Posted by R.W. Casandra Date: Tuesday, November 24, 2009
All of the search engines are rushing to incorporate more social media elements into their interfaces. Examples of this are evident in things like Google and Bing’s deals with Twitter and Facebook. You can see it in Yahoo’s new Twitter tab for news results. You can see it in Google’s Social Search lab. Really you can see it in everyday search results.
Do you consider a social presence an important element to your search campaign? Discuss here.
A lot of Internet users spend a great deal of their time socializing or using social media sites in one way or another, whether that is to connect with others or simply to obtain information. Information is a key component of social media that often takes a backseat to communication in discussion of social media tools.
The fact of the matter is that more and more people are getting more and more of their information from social sites. That could be in the form of following a news publication on Twitter, following company updates on a blog or a Facebook page, or something as simple as a friend sharing a link.
Given that people are getting more info from social media sites, of course search engines want a piece of that, because their whole reason for existence is naturally to help users find what they are looking for on the web.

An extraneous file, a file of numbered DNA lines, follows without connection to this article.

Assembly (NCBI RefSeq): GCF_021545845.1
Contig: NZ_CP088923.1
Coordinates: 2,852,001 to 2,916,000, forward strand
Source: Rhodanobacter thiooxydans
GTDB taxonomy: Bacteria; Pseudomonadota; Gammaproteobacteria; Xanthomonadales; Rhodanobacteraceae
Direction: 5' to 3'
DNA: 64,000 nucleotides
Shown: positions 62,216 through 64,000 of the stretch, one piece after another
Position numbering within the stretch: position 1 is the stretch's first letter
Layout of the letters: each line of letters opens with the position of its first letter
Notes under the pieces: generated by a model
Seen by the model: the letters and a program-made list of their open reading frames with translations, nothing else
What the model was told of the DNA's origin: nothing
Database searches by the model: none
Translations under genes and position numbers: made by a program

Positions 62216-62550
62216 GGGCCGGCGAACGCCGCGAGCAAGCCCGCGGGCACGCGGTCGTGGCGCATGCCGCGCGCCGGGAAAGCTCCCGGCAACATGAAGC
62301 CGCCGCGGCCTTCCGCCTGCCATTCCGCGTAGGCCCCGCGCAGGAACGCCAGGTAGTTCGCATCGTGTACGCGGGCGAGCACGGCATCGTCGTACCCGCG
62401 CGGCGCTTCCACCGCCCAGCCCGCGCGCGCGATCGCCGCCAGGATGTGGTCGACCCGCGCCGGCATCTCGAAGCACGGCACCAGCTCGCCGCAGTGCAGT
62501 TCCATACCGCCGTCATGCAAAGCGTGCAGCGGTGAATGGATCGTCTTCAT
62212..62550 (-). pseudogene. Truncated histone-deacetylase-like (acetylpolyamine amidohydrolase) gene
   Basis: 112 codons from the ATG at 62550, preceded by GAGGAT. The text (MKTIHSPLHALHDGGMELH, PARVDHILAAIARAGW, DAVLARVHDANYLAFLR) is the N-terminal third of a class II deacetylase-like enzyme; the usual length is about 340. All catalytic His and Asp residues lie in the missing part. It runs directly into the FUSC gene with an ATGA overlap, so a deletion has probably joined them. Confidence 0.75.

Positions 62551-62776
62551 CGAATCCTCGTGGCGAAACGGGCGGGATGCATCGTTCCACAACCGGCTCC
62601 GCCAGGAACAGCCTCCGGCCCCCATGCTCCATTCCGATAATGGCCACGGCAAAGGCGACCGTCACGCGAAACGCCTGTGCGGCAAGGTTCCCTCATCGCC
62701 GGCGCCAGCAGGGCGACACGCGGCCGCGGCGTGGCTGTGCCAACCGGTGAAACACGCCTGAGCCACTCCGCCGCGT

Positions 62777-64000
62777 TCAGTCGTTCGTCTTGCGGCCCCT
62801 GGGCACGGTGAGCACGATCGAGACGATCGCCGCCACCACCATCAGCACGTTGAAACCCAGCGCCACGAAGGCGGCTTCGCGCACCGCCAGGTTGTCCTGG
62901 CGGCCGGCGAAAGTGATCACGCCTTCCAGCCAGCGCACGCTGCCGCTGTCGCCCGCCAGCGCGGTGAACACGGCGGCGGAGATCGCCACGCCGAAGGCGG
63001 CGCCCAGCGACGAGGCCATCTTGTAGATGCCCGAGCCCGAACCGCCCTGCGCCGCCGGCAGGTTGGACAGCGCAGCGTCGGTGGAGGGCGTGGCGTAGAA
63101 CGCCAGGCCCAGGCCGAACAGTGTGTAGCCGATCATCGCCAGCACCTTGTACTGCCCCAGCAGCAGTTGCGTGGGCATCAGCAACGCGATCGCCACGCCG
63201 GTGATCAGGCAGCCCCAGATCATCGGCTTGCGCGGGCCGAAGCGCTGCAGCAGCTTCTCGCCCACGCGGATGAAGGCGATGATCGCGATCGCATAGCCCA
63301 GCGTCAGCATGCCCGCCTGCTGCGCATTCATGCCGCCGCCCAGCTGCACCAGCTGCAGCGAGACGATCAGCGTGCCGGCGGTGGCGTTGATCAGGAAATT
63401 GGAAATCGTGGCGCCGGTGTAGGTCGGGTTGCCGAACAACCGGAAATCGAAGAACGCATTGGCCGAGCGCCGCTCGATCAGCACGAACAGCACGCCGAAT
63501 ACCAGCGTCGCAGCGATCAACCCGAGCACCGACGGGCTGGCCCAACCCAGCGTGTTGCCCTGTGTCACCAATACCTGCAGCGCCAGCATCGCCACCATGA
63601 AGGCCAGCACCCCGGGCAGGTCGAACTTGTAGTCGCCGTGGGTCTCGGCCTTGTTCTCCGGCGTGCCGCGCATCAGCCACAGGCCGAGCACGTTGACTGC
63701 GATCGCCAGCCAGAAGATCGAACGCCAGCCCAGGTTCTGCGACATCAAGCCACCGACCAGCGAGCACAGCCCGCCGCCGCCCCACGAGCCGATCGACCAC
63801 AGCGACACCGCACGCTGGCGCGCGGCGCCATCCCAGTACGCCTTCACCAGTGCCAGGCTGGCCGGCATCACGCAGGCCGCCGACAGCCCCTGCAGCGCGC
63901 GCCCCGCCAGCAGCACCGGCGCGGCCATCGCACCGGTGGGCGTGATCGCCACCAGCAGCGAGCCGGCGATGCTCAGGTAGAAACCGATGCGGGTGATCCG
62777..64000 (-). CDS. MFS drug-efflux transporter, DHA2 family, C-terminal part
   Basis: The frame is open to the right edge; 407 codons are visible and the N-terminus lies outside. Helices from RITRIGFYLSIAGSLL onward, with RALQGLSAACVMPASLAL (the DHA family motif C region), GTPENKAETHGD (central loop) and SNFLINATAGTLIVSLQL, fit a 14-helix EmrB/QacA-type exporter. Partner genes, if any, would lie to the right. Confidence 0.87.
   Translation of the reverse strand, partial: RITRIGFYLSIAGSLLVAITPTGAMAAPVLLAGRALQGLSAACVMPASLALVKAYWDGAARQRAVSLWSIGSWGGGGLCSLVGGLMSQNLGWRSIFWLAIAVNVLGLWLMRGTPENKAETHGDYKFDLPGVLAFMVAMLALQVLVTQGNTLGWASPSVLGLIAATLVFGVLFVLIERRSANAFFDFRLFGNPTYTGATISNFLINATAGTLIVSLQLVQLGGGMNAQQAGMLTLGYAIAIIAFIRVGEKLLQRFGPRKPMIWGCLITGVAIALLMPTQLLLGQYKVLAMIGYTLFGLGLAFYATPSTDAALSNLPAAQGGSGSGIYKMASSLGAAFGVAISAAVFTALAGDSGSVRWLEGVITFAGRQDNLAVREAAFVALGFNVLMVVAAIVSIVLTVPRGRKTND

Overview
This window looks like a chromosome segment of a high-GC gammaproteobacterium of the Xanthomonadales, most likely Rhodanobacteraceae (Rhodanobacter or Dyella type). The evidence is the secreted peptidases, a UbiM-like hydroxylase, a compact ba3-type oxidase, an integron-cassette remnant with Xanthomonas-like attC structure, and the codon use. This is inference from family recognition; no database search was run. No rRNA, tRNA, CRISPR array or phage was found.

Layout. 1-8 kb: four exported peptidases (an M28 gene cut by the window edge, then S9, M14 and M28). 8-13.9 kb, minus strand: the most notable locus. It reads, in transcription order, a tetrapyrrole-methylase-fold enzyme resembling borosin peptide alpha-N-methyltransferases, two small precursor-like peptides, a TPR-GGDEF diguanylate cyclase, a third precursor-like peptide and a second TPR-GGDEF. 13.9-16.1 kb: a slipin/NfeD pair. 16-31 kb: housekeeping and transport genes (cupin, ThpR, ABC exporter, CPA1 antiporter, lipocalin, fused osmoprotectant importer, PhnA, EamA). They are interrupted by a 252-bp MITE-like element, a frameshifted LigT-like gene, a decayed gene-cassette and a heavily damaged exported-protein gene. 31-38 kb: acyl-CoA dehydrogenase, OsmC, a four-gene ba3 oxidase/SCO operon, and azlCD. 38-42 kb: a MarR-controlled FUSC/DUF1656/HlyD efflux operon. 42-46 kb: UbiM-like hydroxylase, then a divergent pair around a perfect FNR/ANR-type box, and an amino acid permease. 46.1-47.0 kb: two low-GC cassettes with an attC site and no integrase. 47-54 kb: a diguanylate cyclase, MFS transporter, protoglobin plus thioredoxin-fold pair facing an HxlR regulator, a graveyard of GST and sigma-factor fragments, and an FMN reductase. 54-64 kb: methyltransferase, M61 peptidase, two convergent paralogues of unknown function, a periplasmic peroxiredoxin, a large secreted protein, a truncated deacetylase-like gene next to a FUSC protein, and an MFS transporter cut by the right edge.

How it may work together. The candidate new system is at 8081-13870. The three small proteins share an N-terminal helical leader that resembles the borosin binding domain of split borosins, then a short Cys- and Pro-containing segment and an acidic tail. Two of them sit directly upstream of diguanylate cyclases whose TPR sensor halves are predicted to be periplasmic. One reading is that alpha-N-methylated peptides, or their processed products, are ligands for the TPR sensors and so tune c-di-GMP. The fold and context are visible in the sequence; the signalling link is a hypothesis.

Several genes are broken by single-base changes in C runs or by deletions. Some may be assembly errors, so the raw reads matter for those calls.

So, it stands to reason that if you want people to find information that you are producing, it can help a great deal to publish information and participate in conversations on social media sites. Never mind that users of those particular sites will have access to it. The general public will as well by way of search, regardless of whether or not they are a part of any particular community.
In an interview with WebProNews, Vanessa Fox, who used to work for Google, talked about reasons that businesses should be thinking about social media with regards to search. It’s about visibility. If you are having discussions out there about relevant topics, they could appear in search results not only in real-time search, but further down the road as well.
In other words, if you have a conversation with a peer on Twitter about some topic related to your niche, there is a good chance the resulting tweets of that conversation could appear in search results for that topic on Google, even a year from now, if that tweet happens to be relevant enough. That’s just an example (note: it’s hard to say at this point, just how tweets will impact search once the Google-Twitter deal starts showing results).
There are a variety of ways in which a social campaign can contribute to your performance in search engines, regardless of what these recent deals might produce. Like Lee Odden of Top Rank Online Marketing recently discussed with WebProNews, you can optimize your social content.
The web went blog crazy a few years back. Marketers found out that blogs were great for achieving search engine visibility because of the content and links that can come from them. It’s not that different with social media now. The web has largely moved into a social media-heavy phase, as I’m sure you’ve noticed. Search engines obviously know this and care about it.
As Fox says in her interview, it’s getting to the point where more businesses are starting to realize that they need to be involved with social media. However, surveys still frequently suggest that many are reluctant, and even if they do engage to some extent, they are still holding back, and not reaching the potential they could be.